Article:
A Modern Perspective of Hypnotherapy
Hypnosis has traditionally been defined as an altered state of consciousness, a trance like state, where responsiveness to suggestions is heightened and the recall of hidden memories is facilitated (Hilgard, 1986).
The rationale for its use is that in the hypnotised state the conscious mind presents fewer barriers to effective psycho-therapeutic exploration, leading to an increased likelihood of psychological insight (Heap, 1988).
Other opinions have considered the so-called “hypnotic trance” to be a very relaxed mental state attained via guided imagery and meditation (McMaster, 1992, 1996).
Discrepancies in the defining points of hypnosis have arisen due to the large individual differences in “hypnotisability” (Crawford, Brown, & Moon, 1993) and the vast number of competing theoretical models (Kirsch & Lynn,1998; Kihlstrom, 1998).
Further, theoretical explanations for hypnotic phenomenon have been found to be derived from dissociation theories (Hilgard & Hilgard, 1994).
Traditional definitions, though containing an element of truth, are very limited in their usefulness. Most tend to describe hypnosis from the client's position in the trance state without accounting for the role of the hypnotherapist. All imply a passive response to suggestions due to the state termed 'trance' (Yapko, 1989).
Commonly people consider hypnotherapy to only rely on the use of suggestions and suggestibility to induce change in people’s lives. This is one of the many theoretical perspectives that attempt to explain hypnosis and its therapeutic use i.e. hypnotherapy.
Many clinicians conceptualise hypnotherapy as persons wanting to be hypnotised, visiting a hypnotherapist and undergoing the process of hypnotic induction, in which typically they fixate on a target object (e.g., metronome, whirling disk, pendulum).
Specific induction wording directs client's’ attention inward to reduce vigilance of the external world. The induction’s wording is usually associated with passive mental states (e.g., relaxation, meditation, and sleep), and focuses subject’s awareness on concrete images, sensations, and behaviour, while also diminishing logical, critical, and abstract cognitive processes (Barnett, 1992; Lynn, Rhue, & Weekes, 1990).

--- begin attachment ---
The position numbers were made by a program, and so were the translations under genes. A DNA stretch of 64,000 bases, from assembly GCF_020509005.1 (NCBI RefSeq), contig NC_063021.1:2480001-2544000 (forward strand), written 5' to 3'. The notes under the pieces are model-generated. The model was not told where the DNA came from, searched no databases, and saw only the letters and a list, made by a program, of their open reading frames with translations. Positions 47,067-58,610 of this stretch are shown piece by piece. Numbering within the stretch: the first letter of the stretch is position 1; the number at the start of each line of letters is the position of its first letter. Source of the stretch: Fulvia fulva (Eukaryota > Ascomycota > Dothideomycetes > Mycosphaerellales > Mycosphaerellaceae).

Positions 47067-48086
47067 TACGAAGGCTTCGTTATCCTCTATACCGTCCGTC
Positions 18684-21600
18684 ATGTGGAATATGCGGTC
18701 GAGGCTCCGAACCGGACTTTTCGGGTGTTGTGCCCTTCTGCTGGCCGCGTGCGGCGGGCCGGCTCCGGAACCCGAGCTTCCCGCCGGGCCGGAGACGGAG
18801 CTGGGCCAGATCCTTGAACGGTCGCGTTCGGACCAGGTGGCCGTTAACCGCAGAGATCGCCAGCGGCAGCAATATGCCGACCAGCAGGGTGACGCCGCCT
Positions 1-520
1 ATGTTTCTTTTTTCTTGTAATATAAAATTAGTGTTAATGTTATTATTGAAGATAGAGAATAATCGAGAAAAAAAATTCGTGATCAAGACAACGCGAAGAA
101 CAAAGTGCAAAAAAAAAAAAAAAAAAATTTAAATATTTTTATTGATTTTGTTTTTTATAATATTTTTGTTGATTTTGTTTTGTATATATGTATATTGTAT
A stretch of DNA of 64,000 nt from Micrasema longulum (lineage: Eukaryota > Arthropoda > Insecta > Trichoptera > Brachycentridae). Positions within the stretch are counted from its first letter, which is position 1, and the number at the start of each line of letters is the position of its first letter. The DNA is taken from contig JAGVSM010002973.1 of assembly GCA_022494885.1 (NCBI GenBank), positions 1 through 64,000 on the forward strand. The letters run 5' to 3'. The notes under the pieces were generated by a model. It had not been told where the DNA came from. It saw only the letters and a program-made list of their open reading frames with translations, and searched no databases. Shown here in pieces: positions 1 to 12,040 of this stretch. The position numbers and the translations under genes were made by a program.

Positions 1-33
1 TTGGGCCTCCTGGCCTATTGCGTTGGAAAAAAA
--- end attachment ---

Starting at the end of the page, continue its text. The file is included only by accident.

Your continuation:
In contrast, hypnosis has also been described as a state of increased awareness (Kroger, 1977; Yapko, 1989).
So if a person becomes more aware, their awareness of the message increases and as their awareness increases so will their appropriate response. The implication being the message communicated is transmitted and received more clearly.
Yapko (1989), defines hypnosis as a 'process of influential communication', where the hypnotherapist uses vivid and emotive words and gestures in a skilful manner to increase the potential for influencing healthy psychological change.
Hypnosis is therefore seen as a persuasive communication tool. Less emphasis is placed on ritualistic methods or on the attainment of different depths of trance.
There are numerous theoretical perspectives about the hypnotic phenomena and hypnotherapy (Kroger, 1977; Barber, 1996; Yapko, 1989). Hypnosis and hypnotherapy will be used according to how they are conceptualised. These different theoretical perspectives have both helped and hindered the application of hypnosis.
Theories are useful for a number of reasons but most importantly because they guide therapists in their work and in their choice of procedures (Dryden, 1991).
However, this is also a limitation when applied to hypnotherapy because some of the theoretical perspectives of hypnosis are more limited than others and currently no one single theory adequately explains its complexity.
Skilled hypnotherapists generally work in an integrative and sometimes eclectic way drawing upon the broad spectrum of psycho-therapeutic philosophies and treatments.
Hypnotherapy is therefore a form of psychotherapy where counselling skills are used, a full case history is taken, rapport or therapeutic alliance established, problems and goals defined, misconceptions dealt with and therapeutic strategies, for both the hypnosis and non hypnosis part of the session, discussed and agreed.
Hammond (1990), points out that therapists who rely on a limited range of methods and one approach only often tend to be inexperienced. He cites Lieberman, Talom, & Miles (1973) who suggest that problems are more likely to occur when the same approach is used with all clients.
Therefore how hypnosis, the mind and hypnotherapy are conceptualised determines the limits placed on their use and on clients (Yapko, 1989).
The American Psychological Association (APA), Society of Psychological Hypnosis, Division 30 in 2014 developed a new definition of hypnosis, hypnotherapy, hypnotic induction and hypnotizability. It can be read here:
On this course and through its subsequent modules you will learn the theoretical basis for all of the approaches currently being used in the practice of clinical hypnosis and hypnotherapy.
The ICCHP feels that the practice of hypnotherapy needs to be updated, modernised and presented in a more therapeutically respected fashion. The terms hypnosis and therapy conjure up many different concepts, misconceptions and perceptions, which may, or may not be of benefit to the clients, nor the profession. Poor quality hypnotherapy training and belittling and devaluing of the profession is an issue for the modern hypnotherapy practitioner. Therefore, the ICCHP has differentiated its training and professional standing, so that our graduate practitioners are perceived as highly respected healthcare professionals, who stand out from the rest of the hypnotherapy crowd.